Adelson Siegel attributes her desire to become an attorney to her lineage; on both sides of her family, she descends from rabbis, deciders of Jewish law. It’s just as likely, though, that her mother set her up to it. There’s a family story that at age 5, Adelson Siegel spent a two-hour train ride regaling a seatmate with her various ideas. Afterwards, her mother said, “She’s such a chatterbox, she should become a lawyer.” Remember that this was in 1923, when the number of female lawyers in the U.S. was minuscule. In kindergarten, when Adelson Siegel’s teacher asked what she wanted to be when she grew up, “I said I wanted to be a lawyer, without knowing any lawyers and having absolutely no idea what this was all about,” she recalls. She became known as “the girl who wanted to be a lawyer. This was a very odd way to choose a career,” she says. But it stuck. In 1938, at Harold Laski’s urging, she chose Yale’s Law School over Columbia’s and entered as the only woman in her class of 125.

Though Adelson Siegel is not one to complain, being a female, Jewish law student and lawyer in that era was not easy. Indeed, notes Jill Norgren, author of the newly released Stories from Trailblazing Women Lawyers: Lives in the Law, Adelson Siegel is one of very few aspiring female lawyers of her time who survived in her profession. Many others were categorically refused admission to law schools, denied jobs, harassed, or simply gave up when work was made impossible for them. Adelson Siegel faced many of these problems. An editor of the Yale Law Journal in her first two years, she was denied a top position in her third. The chair of the Journal invited her on a walk to explain. “I’d never spoken with him before this,” she recalls, still animated by the story. “He [did] all the conversing, telling me I was disqualified because of my gender.”

She graduated among the top students in her class, along with Potter Stewart, later a U.S. Supreme Court justice. But despite her high marks and the fact that titans of the legal profession at Yale organized courses in her fields of interest simply so they could have her as a student, finding a job after graduation proved all but impossible. Initially, she was rejected by forty firms. Finally, contracts professor Arthur Corbin, a giant in his field, wrote a letter of recommendation on her behalf. “She is one of our best in industry, in mental power and in personality,” he said. But “she needs help to get a starting job first because she is a girl, and secondly, because she is Jewish….Anything you can do for her will be a special favor to me.”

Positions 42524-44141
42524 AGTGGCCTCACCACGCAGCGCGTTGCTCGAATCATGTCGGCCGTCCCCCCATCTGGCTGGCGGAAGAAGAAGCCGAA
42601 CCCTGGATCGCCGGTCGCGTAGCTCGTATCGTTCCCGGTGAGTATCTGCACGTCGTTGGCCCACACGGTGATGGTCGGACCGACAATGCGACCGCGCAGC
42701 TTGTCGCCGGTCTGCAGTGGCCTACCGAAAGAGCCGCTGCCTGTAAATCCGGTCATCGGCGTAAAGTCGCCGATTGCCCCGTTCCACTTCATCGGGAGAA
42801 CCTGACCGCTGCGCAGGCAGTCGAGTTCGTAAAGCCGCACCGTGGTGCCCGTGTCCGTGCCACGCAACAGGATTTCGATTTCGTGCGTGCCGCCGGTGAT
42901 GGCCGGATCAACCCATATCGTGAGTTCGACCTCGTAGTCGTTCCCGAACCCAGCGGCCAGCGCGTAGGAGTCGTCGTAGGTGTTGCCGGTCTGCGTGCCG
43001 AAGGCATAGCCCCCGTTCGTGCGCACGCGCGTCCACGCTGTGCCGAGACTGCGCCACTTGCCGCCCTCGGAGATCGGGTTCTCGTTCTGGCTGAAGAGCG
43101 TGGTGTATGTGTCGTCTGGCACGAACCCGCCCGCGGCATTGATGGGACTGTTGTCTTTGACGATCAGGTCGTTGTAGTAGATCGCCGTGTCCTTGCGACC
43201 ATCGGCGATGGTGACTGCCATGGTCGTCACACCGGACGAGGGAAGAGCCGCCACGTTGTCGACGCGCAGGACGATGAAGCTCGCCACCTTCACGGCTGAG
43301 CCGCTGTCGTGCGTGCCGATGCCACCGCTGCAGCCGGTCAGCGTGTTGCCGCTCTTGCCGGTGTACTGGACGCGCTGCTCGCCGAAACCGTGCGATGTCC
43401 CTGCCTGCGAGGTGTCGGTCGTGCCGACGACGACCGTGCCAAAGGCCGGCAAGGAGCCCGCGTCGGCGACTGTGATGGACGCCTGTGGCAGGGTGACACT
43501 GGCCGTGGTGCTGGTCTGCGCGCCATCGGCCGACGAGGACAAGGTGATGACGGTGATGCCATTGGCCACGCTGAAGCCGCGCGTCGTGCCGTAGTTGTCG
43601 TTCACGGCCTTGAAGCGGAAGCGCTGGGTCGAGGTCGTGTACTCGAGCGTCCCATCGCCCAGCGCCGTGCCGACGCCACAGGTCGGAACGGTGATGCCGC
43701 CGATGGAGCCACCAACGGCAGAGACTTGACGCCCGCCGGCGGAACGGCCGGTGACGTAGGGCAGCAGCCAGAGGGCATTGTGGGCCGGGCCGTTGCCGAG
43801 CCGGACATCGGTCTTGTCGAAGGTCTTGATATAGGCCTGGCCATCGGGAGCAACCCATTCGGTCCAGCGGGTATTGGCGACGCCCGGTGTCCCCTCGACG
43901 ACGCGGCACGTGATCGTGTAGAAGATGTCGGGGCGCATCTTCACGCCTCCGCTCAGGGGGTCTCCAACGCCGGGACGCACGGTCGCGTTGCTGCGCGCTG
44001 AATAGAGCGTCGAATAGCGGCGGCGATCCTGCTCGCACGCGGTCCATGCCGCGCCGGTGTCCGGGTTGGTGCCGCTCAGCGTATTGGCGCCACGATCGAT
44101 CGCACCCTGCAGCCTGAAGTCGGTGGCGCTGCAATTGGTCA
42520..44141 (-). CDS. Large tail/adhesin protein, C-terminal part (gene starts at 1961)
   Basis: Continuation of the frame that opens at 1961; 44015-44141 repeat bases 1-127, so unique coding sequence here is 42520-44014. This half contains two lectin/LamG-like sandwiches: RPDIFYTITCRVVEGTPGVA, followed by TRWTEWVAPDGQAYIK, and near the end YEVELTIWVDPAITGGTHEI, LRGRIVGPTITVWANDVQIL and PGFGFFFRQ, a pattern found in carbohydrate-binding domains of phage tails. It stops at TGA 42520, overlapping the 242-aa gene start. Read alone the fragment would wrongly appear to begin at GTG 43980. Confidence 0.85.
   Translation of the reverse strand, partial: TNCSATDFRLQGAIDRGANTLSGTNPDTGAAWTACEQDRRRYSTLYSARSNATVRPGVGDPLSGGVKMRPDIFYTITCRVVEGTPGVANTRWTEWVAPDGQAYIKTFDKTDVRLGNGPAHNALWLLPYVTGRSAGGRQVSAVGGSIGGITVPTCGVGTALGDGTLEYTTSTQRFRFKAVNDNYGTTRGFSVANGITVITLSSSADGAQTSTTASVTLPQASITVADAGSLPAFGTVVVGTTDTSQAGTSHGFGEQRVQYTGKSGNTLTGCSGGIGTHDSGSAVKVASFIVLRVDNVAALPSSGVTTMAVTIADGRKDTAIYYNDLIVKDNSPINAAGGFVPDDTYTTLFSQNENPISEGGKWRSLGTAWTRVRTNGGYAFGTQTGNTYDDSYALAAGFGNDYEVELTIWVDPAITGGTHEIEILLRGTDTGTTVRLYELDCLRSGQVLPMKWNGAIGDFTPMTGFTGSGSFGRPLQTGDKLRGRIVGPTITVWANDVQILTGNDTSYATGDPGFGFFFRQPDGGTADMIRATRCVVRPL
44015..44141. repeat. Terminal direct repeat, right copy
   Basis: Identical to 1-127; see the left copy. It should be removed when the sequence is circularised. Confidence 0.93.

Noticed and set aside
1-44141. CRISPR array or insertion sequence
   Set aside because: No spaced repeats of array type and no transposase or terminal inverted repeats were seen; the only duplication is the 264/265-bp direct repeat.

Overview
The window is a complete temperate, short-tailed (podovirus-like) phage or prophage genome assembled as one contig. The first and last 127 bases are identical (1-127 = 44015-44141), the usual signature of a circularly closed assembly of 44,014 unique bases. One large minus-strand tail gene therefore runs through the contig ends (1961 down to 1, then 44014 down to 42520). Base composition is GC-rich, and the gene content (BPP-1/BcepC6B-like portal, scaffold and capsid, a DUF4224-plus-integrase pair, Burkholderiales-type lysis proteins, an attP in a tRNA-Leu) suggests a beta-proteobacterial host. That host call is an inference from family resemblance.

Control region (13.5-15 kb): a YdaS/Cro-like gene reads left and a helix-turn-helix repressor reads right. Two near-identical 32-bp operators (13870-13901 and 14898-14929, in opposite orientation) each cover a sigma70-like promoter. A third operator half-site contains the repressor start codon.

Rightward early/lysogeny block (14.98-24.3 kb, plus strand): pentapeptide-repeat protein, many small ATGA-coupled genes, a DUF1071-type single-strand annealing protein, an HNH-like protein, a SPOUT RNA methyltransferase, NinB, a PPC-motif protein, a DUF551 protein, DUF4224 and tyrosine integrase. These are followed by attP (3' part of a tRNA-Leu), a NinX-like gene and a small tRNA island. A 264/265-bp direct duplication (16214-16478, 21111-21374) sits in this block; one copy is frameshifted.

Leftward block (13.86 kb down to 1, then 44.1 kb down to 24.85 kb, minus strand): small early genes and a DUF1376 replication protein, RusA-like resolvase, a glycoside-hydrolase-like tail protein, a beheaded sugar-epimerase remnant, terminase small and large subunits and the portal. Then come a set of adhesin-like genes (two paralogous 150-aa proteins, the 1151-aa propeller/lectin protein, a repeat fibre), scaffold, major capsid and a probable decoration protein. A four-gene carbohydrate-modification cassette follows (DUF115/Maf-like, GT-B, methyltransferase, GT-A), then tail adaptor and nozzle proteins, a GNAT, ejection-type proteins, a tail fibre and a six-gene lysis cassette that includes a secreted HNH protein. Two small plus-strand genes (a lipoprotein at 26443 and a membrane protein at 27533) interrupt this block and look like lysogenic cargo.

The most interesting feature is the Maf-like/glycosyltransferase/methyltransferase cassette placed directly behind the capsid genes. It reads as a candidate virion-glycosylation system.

The largely Jewish law firm of Proskauer Rose & Paskus eventually hired her as its first female attorney. Judge Proskauer, one of the firm’s founders, told her, “You will be the rose in Proskauer Rose & Paskus.” She chose to take that as a compliment.

While she enjoyed the variety of work she did at the firm, her true love was civil rights and housing law. “During my lunch hour at Proskauer, I went around to the ACLU”—the American Civil Liberties Union—“to see what was going on.” That’s how, before she’d even passed the bar, she began writing a pro bono legal brief on the ACLU’s behalf, challenging the internment of Japanese Americans in World War II. Once she passed the bar, there were more—briefs that went to the Supreme Court. She was “the only woman and the youngest person” on the organization’s Lawyers’ Panel, Norgren notes. Having studied so-called social housing at the LSE, she joined New York City’s Citizens Housing and Planning Council, a group she later led as executive director. Her reputation as a civil rights lawyer was burnished by fighting housing covenants that legally barred property owners from selling (and sometimes renting) to African Americans and other minorities.

The source of her passion for social justice she states simply enough, as if it weren’t even a question: “I think a lot of Jews are like that.”

By the time New York’s Attorney General Louis Lefkowitz created the Civil Rights Bureau in 1959, one of the first state agencies in the nation designed to fight discrimination based on race or religion, Adelson Siegel, by then a married mother of two, had a reputation that preceded her. Indeed, Wagman Roisman notes, “I have in my office a [1954] monograph that Shirley wrote with a preface by a lawyer named Thurgood Marshall.” (More than two decades before he became a Supreme Court justice, Marshall served then as special counsel to the National Association for the Advancement of Colored People.) “She was doing civil rights work when it wasn’t fashionable and it wasn’t valued, except by the people who needed it,” Wagman Roisman says.